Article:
Silver Bullet against Campylobacter?

UK - Anglia Autoflow says its new broiler crate can help in the battle against campylobacter.
calendar icon 21 August 2009
clock icon 3 minute read

Testing has confirmed that a new range of bird crates with antimicrobial properties can help in the battle against campylobacter, according to a report in Poultry World on Farmers Weekly Interactive (FWi).

Campylobacter is the most common cause of food poisoning in humans and is commonly found in the guts of chickens. Transportation crates used to carry chickens from farms to processing plants are known to get contaminated with the bug and can cross-contaminate and infect unrelated flocks.

To address this, Anglia Autoflow has developed a new range of its crates which incorporate antimicrobial protection using the silver-based Biocote system.

Once the Biocote silver ion technology is incorporated into the crates at the manufacturing stage, they can inhibit the growth of bacteria, such as campylobacter, on their surface, reducing the risk of crates becoming a source of contamination and infection in the poultry industry.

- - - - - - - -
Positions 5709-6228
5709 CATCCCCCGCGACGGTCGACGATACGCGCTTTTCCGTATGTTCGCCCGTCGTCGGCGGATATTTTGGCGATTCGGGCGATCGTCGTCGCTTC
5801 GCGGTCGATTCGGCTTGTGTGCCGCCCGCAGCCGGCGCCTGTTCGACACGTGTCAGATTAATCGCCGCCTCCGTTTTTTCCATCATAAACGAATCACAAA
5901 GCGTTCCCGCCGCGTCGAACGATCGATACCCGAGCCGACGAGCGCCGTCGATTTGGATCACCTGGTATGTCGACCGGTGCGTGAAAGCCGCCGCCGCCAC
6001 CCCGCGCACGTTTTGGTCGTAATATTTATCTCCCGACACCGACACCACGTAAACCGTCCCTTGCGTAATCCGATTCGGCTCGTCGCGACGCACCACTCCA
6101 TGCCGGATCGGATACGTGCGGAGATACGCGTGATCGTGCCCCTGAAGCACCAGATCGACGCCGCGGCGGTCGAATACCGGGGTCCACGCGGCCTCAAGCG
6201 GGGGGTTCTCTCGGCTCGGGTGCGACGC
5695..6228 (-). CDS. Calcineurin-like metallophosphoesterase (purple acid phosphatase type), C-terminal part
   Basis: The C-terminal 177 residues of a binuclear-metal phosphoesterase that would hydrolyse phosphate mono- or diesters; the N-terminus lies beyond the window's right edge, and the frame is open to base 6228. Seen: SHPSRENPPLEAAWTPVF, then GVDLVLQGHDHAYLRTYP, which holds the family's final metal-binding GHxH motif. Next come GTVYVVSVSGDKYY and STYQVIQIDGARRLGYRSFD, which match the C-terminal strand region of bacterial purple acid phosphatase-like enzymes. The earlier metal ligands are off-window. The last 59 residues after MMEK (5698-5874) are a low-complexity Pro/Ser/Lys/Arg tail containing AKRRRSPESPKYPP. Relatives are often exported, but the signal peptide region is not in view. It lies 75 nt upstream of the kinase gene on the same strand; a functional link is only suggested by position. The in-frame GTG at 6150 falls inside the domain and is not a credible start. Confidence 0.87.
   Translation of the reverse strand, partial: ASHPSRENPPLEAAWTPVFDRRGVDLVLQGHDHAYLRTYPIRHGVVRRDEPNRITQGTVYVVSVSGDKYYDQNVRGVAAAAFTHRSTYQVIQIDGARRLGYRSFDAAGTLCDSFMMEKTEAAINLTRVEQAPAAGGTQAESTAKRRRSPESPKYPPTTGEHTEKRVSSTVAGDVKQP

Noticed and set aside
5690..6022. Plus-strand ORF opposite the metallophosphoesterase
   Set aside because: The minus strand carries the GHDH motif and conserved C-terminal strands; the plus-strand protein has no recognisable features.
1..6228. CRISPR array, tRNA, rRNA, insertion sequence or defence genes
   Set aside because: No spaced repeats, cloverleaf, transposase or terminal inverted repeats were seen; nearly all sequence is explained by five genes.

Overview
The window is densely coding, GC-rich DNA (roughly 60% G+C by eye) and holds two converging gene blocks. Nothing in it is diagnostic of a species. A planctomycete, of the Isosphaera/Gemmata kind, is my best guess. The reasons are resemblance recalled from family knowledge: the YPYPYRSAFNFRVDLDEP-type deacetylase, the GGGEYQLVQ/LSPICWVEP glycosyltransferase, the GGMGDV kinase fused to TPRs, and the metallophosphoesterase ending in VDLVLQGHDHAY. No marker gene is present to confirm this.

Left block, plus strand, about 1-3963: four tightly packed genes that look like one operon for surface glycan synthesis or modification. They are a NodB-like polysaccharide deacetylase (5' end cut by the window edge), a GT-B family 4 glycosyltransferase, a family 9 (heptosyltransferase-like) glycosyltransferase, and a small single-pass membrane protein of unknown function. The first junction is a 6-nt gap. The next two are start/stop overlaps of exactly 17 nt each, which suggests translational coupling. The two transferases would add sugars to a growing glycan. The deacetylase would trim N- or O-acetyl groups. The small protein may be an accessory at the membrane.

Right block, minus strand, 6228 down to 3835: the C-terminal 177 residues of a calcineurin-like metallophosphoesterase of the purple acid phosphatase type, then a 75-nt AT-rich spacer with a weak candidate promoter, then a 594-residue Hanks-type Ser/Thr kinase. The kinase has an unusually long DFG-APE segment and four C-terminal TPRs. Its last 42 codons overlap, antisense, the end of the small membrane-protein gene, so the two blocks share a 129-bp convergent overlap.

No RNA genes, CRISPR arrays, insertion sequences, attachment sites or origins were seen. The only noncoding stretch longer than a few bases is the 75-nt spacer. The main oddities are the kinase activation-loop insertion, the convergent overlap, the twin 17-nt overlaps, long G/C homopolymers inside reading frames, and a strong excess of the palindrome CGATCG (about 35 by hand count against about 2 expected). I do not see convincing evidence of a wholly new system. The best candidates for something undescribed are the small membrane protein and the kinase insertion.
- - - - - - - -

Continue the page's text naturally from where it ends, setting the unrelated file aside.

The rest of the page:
In one trial, standard crates were compared with the Biocote crates. Swabs were collected in triplicate from 10 treated and 10 untreated crates at key points throughout the crate decontamination process: pre-wash (once the live birds were removed), post-wash, post-sanitisation and then one, two and three hours post-sanitisation.

Before entering the decontamination process, the average counts of total bacteria were more than 14 times higher on standard crates than Biocote-treated crates, said the company.

Biocote's microbiologist, Richard Hastings, told Poultry World: "This shows how Biocote protection can help reduce the risk of cross-contamination during the poultry transportation process. Treated crates harboured fewer bacteria and campylobacter, which suggests they are less likely to pass bacteria from flock to flock."

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